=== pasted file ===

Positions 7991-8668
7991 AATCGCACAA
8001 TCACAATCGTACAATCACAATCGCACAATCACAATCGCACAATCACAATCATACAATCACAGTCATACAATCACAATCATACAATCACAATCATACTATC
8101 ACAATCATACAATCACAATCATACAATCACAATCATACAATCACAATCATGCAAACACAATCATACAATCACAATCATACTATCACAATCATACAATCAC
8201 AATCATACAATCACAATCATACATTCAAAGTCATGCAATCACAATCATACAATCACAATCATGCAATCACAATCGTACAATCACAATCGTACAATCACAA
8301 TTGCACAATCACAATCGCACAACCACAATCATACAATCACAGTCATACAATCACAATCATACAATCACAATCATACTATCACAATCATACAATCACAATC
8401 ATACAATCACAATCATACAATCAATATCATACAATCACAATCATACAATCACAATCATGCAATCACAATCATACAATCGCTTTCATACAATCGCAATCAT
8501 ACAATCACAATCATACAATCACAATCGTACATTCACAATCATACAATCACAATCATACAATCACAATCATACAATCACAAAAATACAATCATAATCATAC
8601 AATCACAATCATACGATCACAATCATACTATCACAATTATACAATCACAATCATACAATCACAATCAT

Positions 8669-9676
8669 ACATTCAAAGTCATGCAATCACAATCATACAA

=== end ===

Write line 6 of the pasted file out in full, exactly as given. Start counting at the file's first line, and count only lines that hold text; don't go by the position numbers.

8301 TTGCACAATCACAATCGCACAACCACAATCATACAATCACAGTCATACAATCACAATCATACAATCACAATCATACTATCACAATCATACAATCACAATC